Zero Degrees of Empathy: A New Theory of Human Cruelty

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Penguin Books Limited, Dec 21, 2011 - Science - 190 pages
20 Reviews
Simon Baron-Cohen, expert in autism and developmental psychopathology, has always wanted to isolate and understand the factors that cause people to treat others as if they were mere objects. In this book he proposes a radical shift, turning the focus away from evil and on to the central factor, empathy. Unlike the concept of evil, he argues, empathy has real explanatory power. Putting empathy under the microscope he explores four new ideas: firstly, that we all lie somewhere on an empathy spectrum, from high to low, from six degrees to zero degrees. Secondly that, deep within the brain lies the 'empathy circuit'. How this circuit functions determines where we lie on the empathy spectrum. Thirdly, that empathy is not only something we learn but that there are also genes associated with empathy. And fourthly, while a lack of empathy leads to mostly negative results, is it always negative? Full of original research, Zero Degrees of Empathy presents a new way of understanding what it is that leads individuals down negative paths, and challenges all of us to consider replacing the idea of evil with the idea of empathy-erosion.

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Review: Zero Degrees of Empathy: A New Theory of Human Cruelty

User Review  - Stringy - Goodreads

Why are people cruel to each other? This book is about the search for an answer, a fascinating pop-science take on the latest research into empathy. Baron-Cohen and his colleagues have been ... Read full review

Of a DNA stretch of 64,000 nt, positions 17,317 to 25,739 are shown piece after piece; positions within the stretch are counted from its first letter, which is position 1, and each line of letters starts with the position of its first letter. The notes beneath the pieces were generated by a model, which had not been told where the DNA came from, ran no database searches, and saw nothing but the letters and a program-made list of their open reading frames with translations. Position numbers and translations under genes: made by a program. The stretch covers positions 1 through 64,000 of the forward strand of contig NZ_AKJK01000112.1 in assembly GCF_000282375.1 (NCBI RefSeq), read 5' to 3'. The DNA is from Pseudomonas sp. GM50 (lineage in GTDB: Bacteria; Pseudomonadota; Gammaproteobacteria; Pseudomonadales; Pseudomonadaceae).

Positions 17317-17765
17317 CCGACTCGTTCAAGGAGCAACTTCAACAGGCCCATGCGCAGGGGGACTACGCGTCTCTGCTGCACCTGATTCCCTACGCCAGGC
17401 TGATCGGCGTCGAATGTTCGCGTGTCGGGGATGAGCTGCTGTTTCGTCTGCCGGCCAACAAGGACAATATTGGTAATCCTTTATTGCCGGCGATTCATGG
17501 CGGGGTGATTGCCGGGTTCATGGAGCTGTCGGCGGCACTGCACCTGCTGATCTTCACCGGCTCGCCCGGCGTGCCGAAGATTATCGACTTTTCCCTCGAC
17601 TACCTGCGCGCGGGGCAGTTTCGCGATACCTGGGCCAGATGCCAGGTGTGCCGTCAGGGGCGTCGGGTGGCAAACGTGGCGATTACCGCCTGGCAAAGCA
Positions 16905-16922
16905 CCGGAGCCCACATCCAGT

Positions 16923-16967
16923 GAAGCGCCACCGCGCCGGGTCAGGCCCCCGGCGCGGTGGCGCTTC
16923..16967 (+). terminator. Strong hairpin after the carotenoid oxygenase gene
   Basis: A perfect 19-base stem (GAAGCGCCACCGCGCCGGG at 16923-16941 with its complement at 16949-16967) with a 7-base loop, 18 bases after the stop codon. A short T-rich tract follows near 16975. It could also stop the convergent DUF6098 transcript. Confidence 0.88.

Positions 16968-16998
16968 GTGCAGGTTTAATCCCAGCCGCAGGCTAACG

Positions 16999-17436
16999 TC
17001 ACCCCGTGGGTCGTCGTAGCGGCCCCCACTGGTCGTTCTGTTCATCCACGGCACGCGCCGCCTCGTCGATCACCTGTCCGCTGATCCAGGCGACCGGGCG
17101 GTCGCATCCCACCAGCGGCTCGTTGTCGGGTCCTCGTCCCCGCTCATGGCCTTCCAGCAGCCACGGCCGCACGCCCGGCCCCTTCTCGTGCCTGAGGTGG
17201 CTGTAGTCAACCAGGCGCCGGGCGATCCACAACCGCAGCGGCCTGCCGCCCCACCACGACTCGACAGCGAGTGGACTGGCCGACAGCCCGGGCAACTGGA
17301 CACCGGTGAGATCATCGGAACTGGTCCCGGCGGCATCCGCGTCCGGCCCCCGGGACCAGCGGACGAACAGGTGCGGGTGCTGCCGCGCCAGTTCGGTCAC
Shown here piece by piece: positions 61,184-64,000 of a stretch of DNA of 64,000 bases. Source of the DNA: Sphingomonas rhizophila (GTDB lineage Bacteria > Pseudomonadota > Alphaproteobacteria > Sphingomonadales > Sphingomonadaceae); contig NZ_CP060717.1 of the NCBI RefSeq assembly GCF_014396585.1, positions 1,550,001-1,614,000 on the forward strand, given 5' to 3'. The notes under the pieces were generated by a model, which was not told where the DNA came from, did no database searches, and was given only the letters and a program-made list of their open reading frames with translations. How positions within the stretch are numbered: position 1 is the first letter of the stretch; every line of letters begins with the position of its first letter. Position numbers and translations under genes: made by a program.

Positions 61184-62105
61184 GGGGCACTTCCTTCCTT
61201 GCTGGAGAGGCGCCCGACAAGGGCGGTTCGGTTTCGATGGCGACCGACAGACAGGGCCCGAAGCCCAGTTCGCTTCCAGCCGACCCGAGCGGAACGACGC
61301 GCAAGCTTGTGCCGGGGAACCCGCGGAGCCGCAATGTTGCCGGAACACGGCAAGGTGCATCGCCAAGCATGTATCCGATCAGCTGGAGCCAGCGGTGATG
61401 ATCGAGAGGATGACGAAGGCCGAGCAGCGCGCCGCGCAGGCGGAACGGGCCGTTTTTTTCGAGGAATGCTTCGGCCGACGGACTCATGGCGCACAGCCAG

Review: Zero Degrees of Empathy: A New Theory of Human Cruelty

User Review  - Derek Baldwin - Goodreads

3.5/5 stars but rounded up as I'm in a charitable mood. This is very readable, and in its way very plausible, but this "new theory" is sorely lacking in cultural/social perspective. I guess if we view ... Read full review

About the author (2011)

Simon Baron-Cohen is Professor at Cambridge University in the fields of psychology and psychiatry. He is also the Director of Cambridge's internationally-renowned Autism Research Centre. He has carried out research into social neuroscience over a career spanning twenty years. The Essential Difference (Penguin 2003) has been translated in over a dozen languages and put forward the theory of 'the extreme male brain'.

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